Two of Helen Reddy's 1974 albums, Love Song for Jeffrey and Free and Easy, are combined onto one CD on this release, with the addition of historical liner notes and a couple of tracks from her 1978 album Live in London. Reddy was near the peak of her popularity in 1974, but although each album has a couple of hit singles, they're erratic works in which the singer flits uncomfortably between rock-influenced styles and more middle-of-the-road vocals. Love Song for Jeffrey yielded hit singles in "Keep on Singing" and "You and Me Against the World," filled out with covers of songs by writers such as Billy Joel, Jim Croce, Barry Mann, and Cynthia Weil, and tunes on which Albert Hammond and Carole Bayer Sager worked with collaborators. There's a dated '70s stridency to the more forceful cuts, like "That Old American Dream" and "Keep on Singing," while the ballads tread on soppiness, suggesting Reddy might have been more at home as a supper club singer. Free and Easy was powered in main by her number one American hit "Angie Baby," and is slightly tougher in overall tone, though the material is pretty average mid-'70s adult-oriented pop. Her fondness for ballads remained unabated with the inclusion of items like Don McLean's "You Have Lived," while "Emotion" gave her another US hit, albeit one that fell just outside the Top 20. Whatever their mediocrity, both records were pretty successful, Love Song for Jeffrey almost making the Top Ten and Free and Easy rising to number eight.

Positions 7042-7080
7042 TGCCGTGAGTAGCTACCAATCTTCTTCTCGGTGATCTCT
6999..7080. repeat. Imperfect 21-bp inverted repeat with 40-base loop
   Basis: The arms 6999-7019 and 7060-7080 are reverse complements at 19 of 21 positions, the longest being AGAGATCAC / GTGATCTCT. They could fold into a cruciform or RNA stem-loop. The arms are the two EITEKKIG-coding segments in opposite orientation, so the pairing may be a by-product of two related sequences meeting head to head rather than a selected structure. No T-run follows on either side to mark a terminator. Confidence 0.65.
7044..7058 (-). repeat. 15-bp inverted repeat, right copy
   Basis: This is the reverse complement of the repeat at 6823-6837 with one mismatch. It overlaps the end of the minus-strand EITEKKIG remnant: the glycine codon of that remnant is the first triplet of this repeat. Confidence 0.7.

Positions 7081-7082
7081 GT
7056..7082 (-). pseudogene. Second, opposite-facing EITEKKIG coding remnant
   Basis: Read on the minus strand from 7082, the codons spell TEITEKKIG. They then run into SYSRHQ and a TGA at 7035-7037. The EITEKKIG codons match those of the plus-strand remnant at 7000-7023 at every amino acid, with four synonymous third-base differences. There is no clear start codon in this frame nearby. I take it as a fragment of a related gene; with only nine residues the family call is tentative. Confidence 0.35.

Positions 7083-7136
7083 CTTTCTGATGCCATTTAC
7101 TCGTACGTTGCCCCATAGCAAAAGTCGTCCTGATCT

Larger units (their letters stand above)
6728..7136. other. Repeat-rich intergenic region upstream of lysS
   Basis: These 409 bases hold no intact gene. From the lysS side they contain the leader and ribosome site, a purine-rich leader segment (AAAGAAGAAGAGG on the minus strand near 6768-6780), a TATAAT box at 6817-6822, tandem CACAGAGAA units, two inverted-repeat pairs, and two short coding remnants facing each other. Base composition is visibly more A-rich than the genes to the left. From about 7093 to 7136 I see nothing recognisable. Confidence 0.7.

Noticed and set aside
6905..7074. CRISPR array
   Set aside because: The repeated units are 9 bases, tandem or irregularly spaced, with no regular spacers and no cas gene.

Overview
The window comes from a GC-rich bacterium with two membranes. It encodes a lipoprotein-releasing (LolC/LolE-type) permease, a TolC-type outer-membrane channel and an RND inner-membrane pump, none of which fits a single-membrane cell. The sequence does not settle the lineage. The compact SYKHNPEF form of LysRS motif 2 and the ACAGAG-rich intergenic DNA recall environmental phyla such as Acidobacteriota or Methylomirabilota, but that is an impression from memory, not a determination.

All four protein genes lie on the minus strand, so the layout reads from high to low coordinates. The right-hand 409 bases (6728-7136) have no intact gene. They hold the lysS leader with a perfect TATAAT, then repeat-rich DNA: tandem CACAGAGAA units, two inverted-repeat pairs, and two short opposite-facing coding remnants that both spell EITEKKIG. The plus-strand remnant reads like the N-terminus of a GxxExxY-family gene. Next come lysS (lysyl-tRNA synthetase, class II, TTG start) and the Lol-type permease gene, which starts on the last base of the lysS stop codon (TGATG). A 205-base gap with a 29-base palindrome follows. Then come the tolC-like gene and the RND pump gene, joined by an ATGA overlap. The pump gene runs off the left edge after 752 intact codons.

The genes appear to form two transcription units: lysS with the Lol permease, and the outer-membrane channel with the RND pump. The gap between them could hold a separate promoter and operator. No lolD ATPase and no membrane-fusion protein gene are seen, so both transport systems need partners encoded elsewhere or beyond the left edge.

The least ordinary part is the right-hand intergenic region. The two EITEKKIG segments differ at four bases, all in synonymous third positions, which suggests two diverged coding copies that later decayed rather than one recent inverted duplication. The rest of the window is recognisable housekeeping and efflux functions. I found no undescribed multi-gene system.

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AllMusic Review by Richie Unterberger
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